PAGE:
Q I have used gas and electric prepayment meters since March last year, when I began renting a property. As I pay for energy ‘up-front’ from Scottish Power I was alarmed to receive a bill for £318 in February. I noticed that many of my top-up payments were not shown on the statement. Attempts to communicate with Scottish Power by letter and email proved futile. I telephoned customer services and was told that many of my top-up payments had gone into the previous tenant’s account. I was reassured this would be corrected. It wasn’t. I phoned Scottish Power again, but was told my complaint would no longer be dealt with by phone. My communication with Scottish Power seems blocked and I have received further wrong bills. The latest bill reports I am in debt and contains an obvious miscalculation about my energy use. JH.
A Scottish Power says: “We have contacted [the reader] and apologised for the shortfalls in service and for the inconvenience this matter caused. After carrying out a full investigation into his account we found that [the reader’s] key for his prepayment meter was set incorrectly which resulted in underpayments on his electricity account. This has now been corrected. We have assured [the reader] we would apply an adjustment to clear off any debt owed due to this error. In way of an apology we have issued a goodwill payment of £100.” As a thank you for our involvement you have donated £90 to The Independent’s favoured charity ‘Space for Giants’.
Q I have repeatedly tried since November to switch our dual fuel account to E.ON from Scottish Power and obtain a refund of the credit balance. I was offered a goodwill gesture of £30 because of the problems. However, I am now being hounded for £93.74, which Scottish Power says is outstanding, but which they told me to reclaim via my bank account as the direct debit mandate had ended – not because of my actions. HJ.
A Scottish Power responds: “We sincerely apologise to [the reader] for the inconvenience this matter has caused and for the length of time it has taken to resolve. When the account was closed a refund was issued, the refund included the additional payment of £93.74 we had taken from [the reader’s] bank account on the 6th March 2015. When we received the indemnity claim from [the reader’s] bank we returned the £93.74 to them which meant we had paid this twice. This then triggered the re-billing of the final account for this amount. In way of an apology and as a goodwill gesture we have written-off the £93.74 balance and the account is now at zero.”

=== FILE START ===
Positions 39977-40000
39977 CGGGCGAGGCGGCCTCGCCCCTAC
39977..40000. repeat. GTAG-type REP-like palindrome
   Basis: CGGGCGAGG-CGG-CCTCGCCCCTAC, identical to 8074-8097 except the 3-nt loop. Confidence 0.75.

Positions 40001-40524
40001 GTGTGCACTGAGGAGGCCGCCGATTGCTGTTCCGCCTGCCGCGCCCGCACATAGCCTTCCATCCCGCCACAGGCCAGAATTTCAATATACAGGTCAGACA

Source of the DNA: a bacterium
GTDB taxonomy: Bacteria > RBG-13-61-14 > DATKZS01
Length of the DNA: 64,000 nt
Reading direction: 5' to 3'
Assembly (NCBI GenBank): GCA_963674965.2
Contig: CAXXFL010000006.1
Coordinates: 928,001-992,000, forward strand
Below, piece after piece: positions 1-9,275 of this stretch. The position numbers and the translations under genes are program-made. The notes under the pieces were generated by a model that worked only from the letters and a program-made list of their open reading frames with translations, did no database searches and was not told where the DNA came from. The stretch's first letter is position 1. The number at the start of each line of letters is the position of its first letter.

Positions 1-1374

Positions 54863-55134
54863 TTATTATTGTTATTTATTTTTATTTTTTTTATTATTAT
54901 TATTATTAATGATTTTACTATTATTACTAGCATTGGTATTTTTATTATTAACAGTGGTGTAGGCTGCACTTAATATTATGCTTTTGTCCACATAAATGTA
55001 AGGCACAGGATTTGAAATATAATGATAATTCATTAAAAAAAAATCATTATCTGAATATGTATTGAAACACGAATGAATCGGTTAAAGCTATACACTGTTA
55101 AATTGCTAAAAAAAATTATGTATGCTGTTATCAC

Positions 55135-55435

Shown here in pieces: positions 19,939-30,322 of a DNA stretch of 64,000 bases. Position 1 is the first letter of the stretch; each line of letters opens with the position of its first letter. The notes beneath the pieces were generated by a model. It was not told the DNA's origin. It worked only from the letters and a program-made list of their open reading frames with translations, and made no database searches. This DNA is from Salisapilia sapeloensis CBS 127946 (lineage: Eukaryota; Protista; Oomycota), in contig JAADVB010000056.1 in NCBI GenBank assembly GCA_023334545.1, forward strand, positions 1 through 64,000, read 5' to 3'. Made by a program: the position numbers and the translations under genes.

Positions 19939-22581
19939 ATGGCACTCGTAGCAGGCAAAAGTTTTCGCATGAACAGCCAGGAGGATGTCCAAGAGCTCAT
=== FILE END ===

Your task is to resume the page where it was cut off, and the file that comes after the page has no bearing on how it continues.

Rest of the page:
Q Scottish Power told me it would take eight weeks to get my new meter in their system and then to update my bills and provide a new tariff. It is now ten months. Last September I was told the problem was with a new computer system. When I phoned in February and gave my meter number, I was told it was not yet in the system. In April I was told the system problems had not been resolved yet. I am 72 and this is too stressful for me. PD.
A Scottish Power apologises and says: “We are working to resolve the issue as soon as possible and agreed to withdraw the electricity charges from 17 July 2014 until the matter has been fully resolved.”
Q My mother died in February. Her gas and electricity were supplied by Scottish Power and she had built up a credit balance of several hundred pounds. I arranged to have the account transferred into my name and the correspondence address to be changed to mine. I was promised the refund cheque would be sent to my address. However, Scottish Power has actually changed the correspondence address to that of one of its employees, two cheques were sent to my mum’s address, one has been sent to the Scottish Power employee and my request for my complaint to be escalated has been ignored. AH.
A Scottish Power apologises. It has paid the refund electronically into your account and issued an additional goodwill payment of £100.
Q I switched my energy supply in autumn 2013 to Scottish Power, on a dual energy contract. Although the gas supply changed quickly, Scottish Power did not commence the supply of electricity until nearly three months later. I understood the delay was because of a mix-up with the ‘supply’ number. I switched supplier again in November last year and received a final bill for electricity of £195.15. I disputed this, which became the subject of a formal complaint. I strongly suspect the problem stems from the initial mix-up with the electricity ‘supply’ number. Scottish Power seems to believe that I have two electricity meters. I do not. In its February 2014 statement there is a note that a meter was ‘removed’ – no meter was taken away – but it reappeared in later statements. Scottish Power claims that I owe them about £200, while I believe they owe me about £100. The £300 difference is represented by the usage on the ‘phantom’ meter. VS.
A Scottish Power apologises. It says: “The problem was due to a human error on our part. When we took over [the reader’s] supply, we incorrectly added another meter to his account which led to an extra 285 units showing on his account. We are issuing a credit of £100.39 for the overcharged units and in way of an apology a further goodwill payment [of] £75.”
Q I changed my gas and electric from Scottish Power to my new supplier in December 2014. After countless emails to them I am no further forward in getting back the money they owe me. My final bill in January stated that I was in credit by £108.38. DS.
A Scottish Power apologises and says: “We have raised a cheque for the refund plus a goodwill payment of £75 in way of an apology.”